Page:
Starting A Collection

Art Toronto 2013
Aug 29, 2013 11:58PM

Learning about the art world is a great way to gain confidence. Surf the web, subscribe to online news sources and read books or magazines about art. Picking up publications like Canadian Art will help you discover what’s happening in the Canadian art scene, and taking in Art Toronto’s talks and tours will provide a more personal experience. Many galleries also have Facebook and Twitter accounts, which is a great way to follow what their artists are doing and when openings are taking place. Gallery staff are also great resources and good art dealers will always be willing to provide you with information and talk to you about their artists. The more questions you ask, the more you will understand what you like and why. This confidence will help you to build your collection over.


Get out and see more art at museum exhibitions, gallery opening or art fairs. There are over 110 galleries, representing thousands of artists at Art Toronto, and hundreds of works of art on display. Projects like the RBC Canadian Painting Competition are great ways to discover artists who are just starting out and offer a sample of ideas young artists are exploring. Browse and explore sites like Artsy to see works from around the world.  As you gain more information and look at more art, you’ll become aware of your preferences and start to understand which mediums or styles appeal to you.


It may take a little while, but you’ll know what you love when you see it. The only mistake you can make in buying art is not to buy what you love. Remember, you have to live with the works and the pleasure of having them in your home is the dividend. Buying art is a very personal and emotional experience, so start by collecting what you love. Allow your emotions to guide you.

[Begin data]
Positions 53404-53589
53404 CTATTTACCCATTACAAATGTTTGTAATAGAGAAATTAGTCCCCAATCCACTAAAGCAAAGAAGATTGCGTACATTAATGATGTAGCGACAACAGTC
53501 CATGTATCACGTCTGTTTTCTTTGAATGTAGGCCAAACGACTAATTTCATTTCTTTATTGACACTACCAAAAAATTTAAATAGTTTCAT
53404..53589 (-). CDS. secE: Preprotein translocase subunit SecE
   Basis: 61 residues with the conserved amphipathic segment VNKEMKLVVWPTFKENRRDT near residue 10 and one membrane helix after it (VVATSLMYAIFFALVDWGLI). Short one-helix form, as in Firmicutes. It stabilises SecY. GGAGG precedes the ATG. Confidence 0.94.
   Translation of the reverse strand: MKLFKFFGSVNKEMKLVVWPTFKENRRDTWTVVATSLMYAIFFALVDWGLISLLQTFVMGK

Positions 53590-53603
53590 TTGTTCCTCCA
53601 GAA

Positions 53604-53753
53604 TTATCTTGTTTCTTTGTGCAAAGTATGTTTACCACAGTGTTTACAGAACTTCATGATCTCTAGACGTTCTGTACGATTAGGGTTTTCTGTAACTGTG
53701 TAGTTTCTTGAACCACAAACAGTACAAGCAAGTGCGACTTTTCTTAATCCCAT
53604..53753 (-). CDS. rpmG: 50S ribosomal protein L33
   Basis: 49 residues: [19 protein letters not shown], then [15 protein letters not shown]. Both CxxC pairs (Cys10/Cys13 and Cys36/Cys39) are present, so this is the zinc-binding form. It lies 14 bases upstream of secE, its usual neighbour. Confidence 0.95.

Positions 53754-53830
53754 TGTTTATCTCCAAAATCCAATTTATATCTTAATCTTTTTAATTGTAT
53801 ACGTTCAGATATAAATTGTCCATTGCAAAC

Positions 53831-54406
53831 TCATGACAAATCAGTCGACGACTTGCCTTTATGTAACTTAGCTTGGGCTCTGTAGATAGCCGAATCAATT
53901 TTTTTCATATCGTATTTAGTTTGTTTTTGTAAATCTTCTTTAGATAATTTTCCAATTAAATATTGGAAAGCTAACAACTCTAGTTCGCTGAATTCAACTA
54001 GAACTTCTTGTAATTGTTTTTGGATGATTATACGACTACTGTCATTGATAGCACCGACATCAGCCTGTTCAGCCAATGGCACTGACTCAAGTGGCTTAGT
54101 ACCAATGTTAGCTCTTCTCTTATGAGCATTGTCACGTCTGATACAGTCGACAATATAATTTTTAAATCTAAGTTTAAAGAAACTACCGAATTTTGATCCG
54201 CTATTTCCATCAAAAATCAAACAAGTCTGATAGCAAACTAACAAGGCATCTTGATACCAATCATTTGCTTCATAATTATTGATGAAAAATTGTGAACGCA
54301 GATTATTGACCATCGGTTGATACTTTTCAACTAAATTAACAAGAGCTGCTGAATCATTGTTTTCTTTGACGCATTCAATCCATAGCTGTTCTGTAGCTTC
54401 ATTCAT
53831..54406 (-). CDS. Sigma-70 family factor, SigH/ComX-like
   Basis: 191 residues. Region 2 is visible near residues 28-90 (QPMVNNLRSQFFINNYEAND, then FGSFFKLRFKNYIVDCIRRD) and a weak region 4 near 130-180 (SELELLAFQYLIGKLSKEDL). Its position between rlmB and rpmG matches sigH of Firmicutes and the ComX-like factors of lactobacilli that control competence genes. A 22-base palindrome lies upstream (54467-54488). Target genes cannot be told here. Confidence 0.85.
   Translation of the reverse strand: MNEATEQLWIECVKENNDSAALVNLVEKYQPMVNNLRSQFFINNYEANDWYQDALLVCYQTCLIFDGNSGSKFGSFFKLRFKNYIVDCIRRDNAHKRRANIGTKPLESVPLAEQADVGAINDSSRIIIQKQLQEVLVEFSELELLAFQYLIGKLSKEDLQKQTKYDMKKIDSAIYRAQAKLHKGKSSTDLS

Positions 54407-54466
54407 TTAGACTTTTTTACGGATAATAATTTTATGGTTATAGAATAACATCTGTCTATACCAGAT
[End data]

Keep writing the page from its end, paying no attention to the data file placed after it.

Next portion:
No matter how much (or how little) you spend, you can find artwork to fit your budget. Young, emerging artists will appreciate your support and are a great way to build a collection. Works on paper, such as photography or limited edition prints are often more affordable than other mediums. The Art Toronto MOCCA Benefit Edition for example is a great way to purchase work by an established Canadian artist at a more accessible price and support an important Canadian museum. The NEXT section of Art Toronto is the perfect place to discover up-and-coming talent, as well as invest in the careers of the next generation of artists. It may be easier for you to start small and then increase your budget as your interest and understanding grow. If you fall in love with something that you can’t afford to pay in full upfront, most galleries will set-up a payment plan over several months.


Your collection is a reflection of who you are, your tastes and your interests. Don’t be afraid to mix styles, eras and regions, over time you’ll begin to see common threads or themes in the work. Make sure you show it off and be proud that you have invested in an artists’ career. Art is made to be seen and not to end up in the garage. Protecting your investment with a good insurance plan from someone like AXA ART and proper framing will ensure you can enjoy your artwork for many years.


Tomas Libertiny, Vessel #2, beeswax, glass, alumnium 86 x 86 x 86 cm (cabinet) 50 x 35 x 35 cm (vessel), 2011. Courtesy of Beers.Lambert, London UK.

Akihiro Higuchi, Collection 0813, 40 x 30 cm, painting on moth specimen, 2013.  Courtesy of MA2 Gallery, Tokyo Japan.

Philippe Pasqua, Stella, 330 x 240 cm, oil on canvas, 2012. Courtesy of Zemack Contemporary Art Gallery, Tel Aviv Israel.
Art Toronto 2013